Harry Price at Borley


















An Examination of the 'Borley Report' by Robert J. Hastings (Reproduced from the Proceedings of the Society for Psychical Research, Vol. 55, Pt. 201, March 1969)
Appendix C  The Evidence of Dom Richard Whitehouse, O.S.B. by Peter Underwood, President of the Ghost Club

The reported evidence of paranormal activity at Borley Rectory in the presence of Mrs Marianne Foyster, wife of the then rector, the Rev. L. A. Foyster, and Edwin Whitehouse, later Dom Richard Whitehouse, nephew of Lady Whitehouse, constitutes perhaps the most sensational of all the phenomena stated to have occurred at Borley.  It is plain therefore that Dom Richard's evidence is of prime importance.  No less an authority than Sir Ernest Jelf, who was then Senior Master of the Supreme Court, studied MHH, which included a whole chapter presenting Whitehouse's evidence, and stated that his conclusions, after making every allowance for witnesses not coming up to their proofs, was that a very strong case existed.*

Over the past twenty years I have personally contacted practically every person who was connected with the Borley hauntings: from surviving members of the Bull family including Miss Ethel Bull, and people like the Rev. Clive Luget, Mr J. Harley, Captain V. M. Deane, Dr Richard Prewer and others who knew the Rev. Harry Bull right up to the present occupants of the cottage at Borley, who have all experienced strange and seemingly inexplicable happenings.  My files on everyone who has had anything to do with the Borley case are unique and I open the one on Dom Richard Whitehouse at this time because I feel that it is important that his side of the story be told.

During the course of research for a projected volume on the Borley hauntings I received an unsolicited letter from Dom Richard offering help as far as his evidence was concerned.  At my suggestion we met in London and discussed the Borley case in general and Dom Richard's and Marianne Foyster's evidence in particular during the course of a meeting lasting several hours.  Afterwards I suggested that he supply me with a written account of his evidence and views and this he did in a letter dated August 6th, 1956.  While respecting confidences placed in me by Dom Richard concerning certain facts, I have been glad to permit my friend and fellow member of the S.P.R., Mr R. J. Hastings, to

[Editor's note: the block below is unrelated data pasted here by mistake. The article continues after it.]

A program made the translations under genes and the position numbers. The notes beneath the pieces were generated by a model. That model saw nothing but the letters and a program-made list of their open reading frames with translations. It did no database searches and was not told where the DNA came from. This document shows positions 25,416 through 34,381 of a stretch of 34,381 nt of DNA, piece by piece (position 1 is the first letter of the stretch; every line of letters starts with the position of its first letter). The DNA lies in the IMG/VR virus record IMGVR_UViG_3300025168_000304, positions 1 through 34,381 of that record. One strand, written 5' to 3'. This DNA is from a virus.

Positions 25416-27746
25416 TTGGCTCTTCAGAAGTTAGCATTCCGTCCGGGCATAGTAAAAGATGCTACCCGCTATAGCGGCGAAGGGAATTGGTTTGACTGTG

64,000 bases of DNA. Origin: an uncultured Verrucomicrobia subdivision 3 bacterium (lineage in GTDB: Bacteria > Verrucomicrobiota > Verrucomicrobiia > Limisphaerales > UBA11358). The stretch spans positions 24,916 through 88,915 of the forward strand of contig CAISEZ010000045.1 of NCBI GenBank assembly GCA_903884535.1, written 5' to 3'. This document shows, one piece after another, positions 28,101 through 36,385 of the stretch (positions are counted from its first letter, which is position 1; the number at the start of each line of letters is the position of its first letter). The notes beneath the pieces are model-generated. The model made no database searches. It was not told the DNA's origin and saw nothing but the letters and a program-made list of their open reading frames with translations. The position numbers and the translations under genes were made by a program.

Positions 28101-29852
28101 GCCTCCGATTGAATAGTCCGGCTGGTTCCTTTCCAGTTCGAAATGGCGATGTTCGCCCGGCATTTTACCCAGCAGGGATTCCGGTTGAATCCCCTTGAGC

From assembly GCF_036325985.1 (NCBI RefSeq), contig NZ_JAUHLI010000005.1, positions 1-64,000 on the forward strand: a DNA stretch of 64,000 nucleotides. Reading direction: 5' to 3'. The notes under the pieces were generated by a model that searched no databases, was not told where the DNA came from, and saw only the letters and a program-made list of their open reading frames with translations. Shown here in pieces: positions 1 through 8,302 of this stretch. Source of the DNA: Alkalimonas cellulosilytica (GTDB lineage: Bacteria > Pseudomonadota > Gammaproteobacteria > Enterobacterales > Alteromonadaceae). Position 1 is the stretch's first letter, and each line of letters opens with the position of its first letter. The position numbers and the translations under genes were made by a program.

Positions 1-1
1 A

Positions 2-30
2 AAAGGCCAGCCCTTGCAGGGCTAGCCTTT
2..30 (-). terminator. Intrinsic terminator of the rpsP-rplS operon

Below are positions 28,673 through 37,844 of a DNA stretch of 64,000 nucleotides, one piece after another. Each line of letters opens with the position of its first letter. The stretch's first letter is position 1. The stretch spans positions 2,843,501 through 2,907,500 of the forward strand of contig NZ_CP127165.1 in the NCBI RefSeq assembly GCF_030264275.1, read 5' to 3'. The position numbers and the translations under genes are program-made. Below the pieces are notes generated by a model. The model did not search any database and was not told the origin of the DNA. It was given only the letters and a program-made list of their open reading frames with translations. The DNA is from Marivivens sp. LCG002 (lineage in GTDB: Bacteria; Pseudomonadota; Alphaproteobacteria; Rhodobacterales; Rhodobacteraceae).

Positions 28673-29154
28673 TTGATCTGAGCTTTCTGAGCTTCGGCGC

* Law Times, August 9, 1941


peruse my correspondence with Dom Richard Whitehouse and Mr Hastings and I have discussed this matter and many aspects of the Borley case on a number of occasions.

The phenomena allegedly witnessed by Dom Richard and Marianne Foyster included bottle smashing, objects thrown about, the materialisation of a bottle in mid-air, door locking, keys disappearing and re-appearing and bell-ringing.

It would appear from the S.P.R. files that the authors of HBR were under a misapprehension concerning Dom Richard and certainly they published their criticism of his testimony without having interviewed him - but they acted in the same way with the evidence of Mr G. P. L. L'Estrange, a person of considerable local standing, and they had to publish an apology.  However, to return to Dom Richard, one of the authors of HBR, at least, was uneasy about the matter for Mrs Goldney, at her own expense, she informed Mr Hastings, went to the Benedictine Abbey at Ramsgate and saw Dom Richard in the presence of his Abbot.  But this was after HBR was published and Dom Richard told me that the meeting was in no sense of the word an interview; he and the Abbot merely listening to what Mrs Goldney had to say.

There is no need for the present writer to repeat or reply to the HBR authors criticisms of Dom Richard's testimony for this he has done adequately himself, but first it may be of interest to quote briefly from his article 'Why I became a Catholic' which appeared in the Spring, 1956, issue of the Thanet Catholic Review, a quarterly published by the Benedictines of Thanet.  He wrote: